What Should the FTC Do about State & Local Barriers to Sharing Economy Innovation?

by on May 12, 2015 · 0 comments

The Federal Trade Commission (FTC) is taking a more active interest in state and local barriers to entry and innovation that could threaten the continued growth of the digital economy in general and the sharing economy in particular. The agency recently announced it would be hosting a June 9th workshop “to examine competition, consumer protection, and economic issues raised by the proliferation of online and mobile peer-to peer business platforms in certain sectors of the [sharing] economy.” Filings are due to the agency in this matter by May 26th. (Along with my Mercatus Center colleagues, I will be submitting comments and also releasing a big paper on reputational feedback mechanisms that same week. We have already released this paper on the general topic.)

Relatedly, just yesterday, the FTC sent a letter to Michigan policymakers about restricting entry by Tesla and other direct-to-consumer sellers of vehicles. Michigan passed a law in October 2014 prohibiting such direct sales. The FTC’s strongly-worded letter decries the state’s law as “protectionism for independent franchised dealers” noting that “current provisions operate as a special protection for dealers—a protection that is likely harming both competition and consumers.” The agency argues that:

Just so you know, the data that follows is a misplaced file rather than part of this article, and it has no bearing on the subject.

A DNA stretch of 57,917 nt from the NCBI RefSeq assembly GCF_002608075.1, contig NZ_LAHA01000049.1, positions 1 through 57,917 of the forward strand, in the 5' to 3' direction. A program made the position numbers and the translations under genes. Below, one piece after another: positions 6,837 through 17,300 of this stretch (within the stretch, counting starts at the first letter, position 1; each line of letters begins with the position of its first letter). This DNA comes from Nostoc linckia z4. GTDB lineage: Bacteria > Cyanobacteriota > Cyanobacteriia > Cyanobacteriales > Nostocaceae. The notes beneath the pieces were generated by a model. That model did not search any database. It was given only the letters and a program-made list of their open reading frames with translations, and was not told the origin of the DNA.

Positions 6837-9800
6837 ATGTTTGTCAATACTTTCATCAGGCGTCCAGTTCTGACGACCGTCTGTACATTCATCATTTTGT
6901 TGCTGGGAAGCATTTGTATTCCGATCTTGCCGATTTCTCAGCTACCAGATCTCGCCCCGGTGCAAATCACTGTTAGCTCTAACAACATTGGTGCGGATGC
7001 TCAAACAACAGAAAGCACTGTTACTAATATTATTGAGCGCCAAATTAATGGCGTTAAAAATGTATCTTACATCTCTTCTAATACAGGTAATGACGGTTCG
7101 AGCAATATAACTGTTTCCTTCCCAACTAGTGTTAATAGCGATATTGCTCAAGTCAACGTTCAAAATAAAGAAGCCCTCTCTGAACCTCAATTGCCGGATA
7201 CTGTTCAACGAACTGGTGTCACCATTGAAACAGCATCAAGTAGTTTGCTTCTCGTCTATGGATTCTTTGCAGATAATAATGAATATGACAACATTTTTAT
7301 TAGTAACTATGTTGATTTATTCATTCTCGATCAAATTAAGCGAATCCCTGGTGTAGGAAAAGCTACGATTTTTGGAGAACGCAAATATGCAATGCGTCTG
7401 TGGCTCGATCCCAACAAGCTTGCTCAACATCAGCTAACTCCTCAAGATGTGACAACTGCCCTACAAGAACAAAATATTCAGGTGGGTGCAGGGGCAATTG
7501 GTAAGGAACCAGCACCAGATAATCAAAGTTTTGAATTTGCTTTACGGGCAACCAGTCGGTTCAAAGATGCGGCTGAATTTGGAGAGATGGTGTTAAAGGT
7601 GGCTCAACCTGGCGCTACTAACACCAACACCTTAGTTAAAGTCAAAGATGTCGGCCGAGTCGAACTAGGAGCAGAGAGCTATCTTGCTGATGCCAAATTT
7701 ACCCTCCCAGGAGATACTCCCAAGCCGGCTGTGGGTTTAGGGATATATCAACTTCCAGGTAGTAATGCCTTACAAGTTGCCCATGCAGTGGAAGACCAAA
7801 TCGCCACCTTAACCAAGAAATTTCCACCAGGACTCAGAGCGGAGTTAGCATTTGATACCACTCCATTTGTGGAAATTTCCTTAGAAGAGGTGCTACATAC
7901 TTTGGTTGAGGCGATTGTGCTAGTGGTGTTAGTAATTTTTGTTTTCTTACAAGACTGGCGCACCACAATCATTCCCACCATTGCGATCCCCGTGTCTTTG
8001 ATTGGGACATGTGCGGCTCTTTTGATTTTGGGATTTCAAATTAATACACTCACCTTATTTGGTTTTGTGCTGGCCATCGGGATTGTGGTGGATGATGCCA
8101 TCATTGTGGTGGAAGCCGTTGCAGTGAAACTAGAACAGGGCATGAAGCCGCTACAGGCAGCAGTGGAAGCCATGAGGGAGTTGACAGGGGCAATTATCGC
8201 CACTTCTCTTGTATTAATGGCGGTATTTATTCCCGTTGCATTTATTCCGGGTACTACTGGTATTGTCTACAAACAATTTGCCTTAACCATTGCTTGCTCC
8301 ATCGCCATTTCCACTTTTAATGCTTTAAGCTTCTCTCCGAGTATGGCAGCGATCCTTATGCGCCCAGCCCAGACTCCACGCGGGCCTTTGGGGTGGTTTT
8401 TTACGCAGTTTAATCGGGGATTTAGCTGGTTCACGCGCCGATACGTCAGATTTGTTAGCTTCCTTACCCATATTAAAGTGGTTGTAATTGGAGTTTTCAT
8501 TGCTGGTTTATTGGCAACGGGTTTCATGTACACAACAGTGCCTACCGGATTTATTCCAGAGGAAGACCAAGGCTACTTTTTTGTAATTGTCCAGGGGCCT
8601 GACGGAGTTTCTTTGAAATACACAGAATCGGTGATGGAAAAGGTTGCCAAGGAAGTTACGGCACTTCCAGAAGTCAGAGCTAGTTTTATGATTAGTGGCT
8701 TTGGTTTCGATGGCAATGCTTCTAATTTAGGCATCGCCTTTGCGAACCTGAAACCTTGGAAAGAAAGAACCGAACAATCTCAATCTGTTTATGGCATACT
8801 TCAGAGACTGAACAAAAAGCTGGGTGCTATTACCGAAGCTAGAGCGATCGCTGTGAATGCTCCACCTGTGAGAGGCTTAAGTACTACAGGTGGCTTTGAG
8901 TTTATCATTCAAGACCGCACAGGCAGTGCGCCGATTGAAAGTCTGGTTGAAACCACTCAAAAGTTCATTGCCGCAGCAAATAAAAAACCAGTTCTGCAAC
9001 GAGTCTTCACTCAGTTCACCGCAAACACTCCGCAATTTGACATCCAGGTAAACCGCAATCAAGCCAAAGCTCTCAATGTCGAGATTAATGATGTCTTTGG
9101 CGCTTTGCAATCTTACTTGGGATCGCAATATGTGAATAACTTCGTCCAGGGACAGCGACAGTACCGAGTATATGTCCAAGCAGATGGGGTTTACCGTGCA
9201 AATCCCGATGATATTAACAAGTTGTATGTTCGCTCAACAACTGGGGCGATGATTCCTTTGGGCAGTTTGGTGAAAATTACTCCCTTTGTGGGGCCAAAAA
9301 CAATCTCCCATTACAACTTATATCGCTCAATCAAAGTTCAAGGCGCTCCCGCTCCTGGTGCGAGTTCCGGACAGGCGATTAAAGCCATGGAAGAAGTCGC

consumers are the ones best situated to choose for themselves both the vehicles they want to buy and how they want to buy them. Automobile manufacturers have an economic incentive to respond to consumer preferences by choosing the most effective distribution method for their vehicle brands. Absent supportable public policy considerations, the law should permit automobile manufacturers to choose their distribution method to be responsive to the desires of motor vehicle buyers.

The agency cites the “well-developed body of research on these issues strongly suggests that government restrictions on distribution are rarely desirable for consumers” and the staff letter continues on to utterly demolish the bogus arguments set forth by defenders of the blatantly self-serving, cronyist law. (For more discussion of just how anti-competitive and anti-consumer these laws are in practice, see this January 2015 Mercatus Center study, “State Franchise Law Carjacks Auto Buyers,” by Jerry Ellig and Jesse Martinez.)

The FTC’s letter is another example of how the agency can take steps using its advocacy tools to explain to state and local policymakers how their laws may be protectionist and anti-consumer in character. Needless to say, this also has ramifications for how the agency approaches parochial restraints on entry and innovation affecting the sharing economy.